Newly reelected Polish President Andrzej Duda fell victim to a pair of Russian pranksters pretending to be the secretary-general of the United Nations, and admitted that Donald Trump hasn’t called to congratulate him on his election victory.
The jokesters on Tuesday released a recording of a phone conversation with the Polish president, who thought he was speaking to António Guterres. On Wednesday, Duda’s office confirmed that the conversation had taken place and the recording was genuine.
In the clip, posted on YouTube, Duda talks for more than 10 minutes about the coronavirus pandemic, the recent election and the country’s relationships with Russia and Ukraine. Duda said that Poland has the pandemic “under control,” and that it did not pose a risk to his election campaign. He also said that Trump “didn’t call but maybe he sent an official letter.” Duda met with the U.S. president days before the election, with Trump saying Poland is making “vigilant efforts to uphold the rule of law.”
The pranksters claimed to have talked to former Polish Prime Minister Donald Tusk, a longtime rival of Duda’s Law and Justice party who reacted angrily during the election campaign when Duda claimed LGBTQ “ideology” was worse than communism.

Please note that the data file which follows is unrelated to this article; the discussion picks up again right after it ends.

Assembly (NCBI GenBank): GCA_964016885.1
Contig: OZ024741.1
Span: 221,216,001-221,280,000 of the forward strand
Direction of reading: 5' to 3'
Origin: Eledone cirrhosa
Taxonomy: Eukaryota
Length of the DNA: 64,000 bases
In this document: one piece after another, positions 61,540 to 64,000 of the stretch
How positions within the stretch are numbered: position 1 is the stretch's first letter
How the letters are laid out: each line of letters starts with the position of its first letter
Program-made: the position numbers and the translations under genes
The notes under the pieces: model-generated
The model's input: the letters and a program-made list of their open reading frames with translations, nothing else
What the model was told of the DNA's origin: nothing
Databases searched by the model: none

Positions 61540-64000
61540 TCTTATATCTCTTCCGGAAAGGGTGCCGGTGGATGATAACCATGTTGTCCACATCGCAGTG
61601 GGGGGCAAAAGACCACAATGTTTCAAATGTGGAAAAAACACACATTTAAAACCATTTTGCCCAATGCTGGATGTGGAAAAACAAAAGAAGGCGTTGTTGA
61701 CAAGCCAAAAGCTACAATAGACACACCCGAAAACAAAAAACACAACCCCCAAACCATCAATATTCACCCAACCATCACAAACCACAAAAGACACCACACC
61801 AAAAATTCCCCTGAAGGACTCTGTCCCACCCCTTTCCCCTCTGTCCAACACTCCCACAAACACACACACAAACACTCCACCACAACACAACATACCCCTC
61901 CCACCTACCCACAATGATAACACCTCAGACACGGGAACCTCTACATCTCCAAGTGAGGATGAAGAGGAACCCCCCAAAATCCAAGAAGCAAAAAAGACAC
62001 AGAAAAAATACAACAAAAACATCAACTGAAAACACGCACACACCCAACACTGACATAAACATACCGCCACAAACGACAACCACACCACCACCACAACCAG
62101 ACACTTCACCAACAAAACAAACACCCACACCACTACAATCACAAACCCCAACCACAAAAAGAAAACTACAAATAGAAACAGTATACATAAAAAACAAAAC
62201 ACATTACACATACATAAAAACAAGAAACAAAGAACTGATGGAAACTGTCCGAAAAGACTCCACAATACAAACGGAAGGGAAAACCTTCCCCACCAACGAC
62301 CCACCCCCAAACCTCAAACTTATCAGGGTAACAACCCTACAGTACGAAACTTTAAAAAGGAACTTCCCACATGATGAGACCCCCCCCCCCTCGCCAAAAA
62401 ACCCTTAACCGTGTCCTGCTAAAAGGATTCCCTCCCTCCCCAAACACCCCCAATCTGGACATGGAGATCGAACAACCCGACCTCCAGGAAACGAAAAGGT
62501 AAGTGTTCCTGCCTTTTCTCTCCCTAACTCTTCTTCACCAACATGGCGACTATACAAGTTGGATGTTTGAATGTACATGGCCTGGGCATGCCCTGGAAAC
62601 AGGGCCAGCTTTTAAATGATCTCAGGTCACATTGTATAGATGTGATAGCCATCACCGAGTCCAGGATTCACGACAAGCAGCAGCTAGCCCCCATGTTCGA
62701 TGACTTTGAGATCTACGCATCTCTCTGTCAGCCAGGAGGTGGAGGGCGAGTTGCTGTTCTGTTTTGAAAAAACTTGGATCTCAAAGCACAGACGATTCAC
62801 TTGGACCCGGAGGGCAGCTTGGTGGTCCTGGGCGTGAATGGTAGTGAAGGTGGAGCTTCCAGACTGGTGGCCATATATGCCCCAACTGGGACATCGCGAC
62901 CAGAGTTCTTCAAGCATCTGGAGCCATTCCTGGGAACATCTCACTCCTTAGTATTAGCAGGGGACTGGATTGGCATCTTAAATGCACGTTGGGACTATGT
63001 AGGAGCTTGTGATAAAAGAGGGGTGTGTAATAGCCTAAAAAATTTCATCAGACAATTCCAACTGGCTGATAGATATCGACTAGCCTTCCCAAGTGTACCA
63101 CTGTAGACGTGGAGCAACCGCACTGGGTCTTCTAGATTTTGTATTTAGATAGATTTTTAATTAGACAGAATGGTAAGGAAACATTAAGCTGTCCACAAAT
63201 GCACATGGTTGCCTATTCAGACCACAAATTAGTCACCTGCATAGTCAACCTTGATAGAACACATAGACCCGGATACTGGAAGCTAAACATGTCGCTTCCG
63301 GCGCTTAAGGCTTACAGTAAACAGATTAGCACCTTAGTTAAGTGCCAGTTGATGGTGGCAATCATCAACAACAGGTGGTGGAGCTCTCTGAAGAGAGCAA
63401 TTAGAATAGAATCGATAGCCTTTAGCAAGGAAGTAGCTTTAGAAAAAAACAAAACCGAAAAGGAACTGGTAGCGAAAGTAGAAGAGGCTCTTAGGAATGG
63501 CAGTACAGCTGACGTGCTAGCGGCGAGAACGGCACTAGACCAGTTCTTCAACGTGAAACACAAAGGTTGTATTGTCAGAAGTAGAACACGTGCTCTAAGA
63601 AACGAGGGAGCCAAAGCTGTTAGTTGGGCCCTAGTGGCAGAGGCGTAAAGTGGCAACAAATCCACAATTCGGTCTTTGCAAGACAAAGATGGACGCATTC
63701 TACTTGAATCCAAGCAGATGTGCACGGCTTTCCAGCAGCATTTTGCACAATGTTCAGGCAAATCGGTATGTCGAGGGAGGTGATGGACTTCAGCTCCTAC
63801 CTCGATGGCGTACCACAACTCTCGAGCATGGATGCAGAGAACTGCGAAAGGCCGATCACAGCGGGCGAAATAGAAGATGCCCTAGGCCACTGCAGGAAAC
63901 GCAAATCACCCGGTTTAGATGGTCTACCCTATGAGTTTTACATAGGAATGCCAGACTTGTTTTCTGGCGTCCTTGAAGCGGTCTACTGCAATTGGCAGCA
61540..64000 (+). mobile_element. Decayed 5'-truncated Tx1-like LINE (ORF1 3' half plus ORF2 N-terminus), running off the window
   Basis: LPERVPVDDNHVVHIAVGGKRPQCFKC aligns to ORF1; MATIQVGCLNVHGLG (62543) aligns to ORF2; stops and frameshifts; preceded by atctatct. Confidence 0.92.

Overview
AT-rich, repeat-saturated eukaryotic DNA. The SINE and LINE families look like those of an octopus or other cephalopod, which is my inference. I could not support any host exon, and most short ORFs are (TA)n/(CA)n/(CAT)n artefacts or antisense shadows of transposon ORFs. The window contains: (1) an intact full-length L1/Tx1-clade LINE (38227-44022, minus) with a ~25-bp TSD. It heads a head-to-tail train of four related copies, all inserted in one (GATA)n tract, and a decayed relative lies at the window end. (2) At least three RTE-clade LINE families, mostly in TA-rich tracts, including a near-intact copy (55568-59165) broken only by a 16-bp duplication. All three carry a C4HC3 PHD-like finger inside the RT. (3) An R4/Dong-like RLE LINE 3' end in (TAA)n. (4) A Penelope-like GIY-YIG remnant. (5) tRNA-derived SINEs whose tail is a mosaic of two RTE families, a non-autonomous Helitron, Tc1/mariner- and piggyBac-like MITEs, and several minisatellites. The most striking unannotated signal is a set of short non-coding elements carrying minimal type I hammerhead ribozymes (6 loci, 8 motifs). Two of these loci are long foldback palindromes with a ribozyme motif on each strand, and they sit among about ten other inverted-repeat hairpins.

“I don’t [discriminate against] them, really,” Duda told the fake Guterres. “I have huge respect for every human being,” he said, adding that Tusk “doesn’t like me.”
On Wednesday morning, Tusk wrote on Twitter: “I do like you, Mr. President. Especially for your openness.”
The pranksters are Alexei Stolyarov and Vladimir Kuznetsov, known as Lexus and Vovan. They have claimed a number of victims, including posing as then Ukrainian President Petro Poroshenko in a call with Turkish leader Recep Tayyip Erdoğan. They have also spoken with Elton John while pretending to be Russia’s Vladimir Putin, and said they held a phone conversation with Boris Johnson, at the time the U.K.’s foreign secretary, during which one of them pretended to be Armenian Prime Minister Nikol Pashinyan.
In September 2019, Jean-Claude Juncker and Federica Mogherini — then the European Commission president and foreign policy chief, respectively — reportedly fell victim to the pair, again posing as Pashinyan.
Zosia Wanat contributed to this article.
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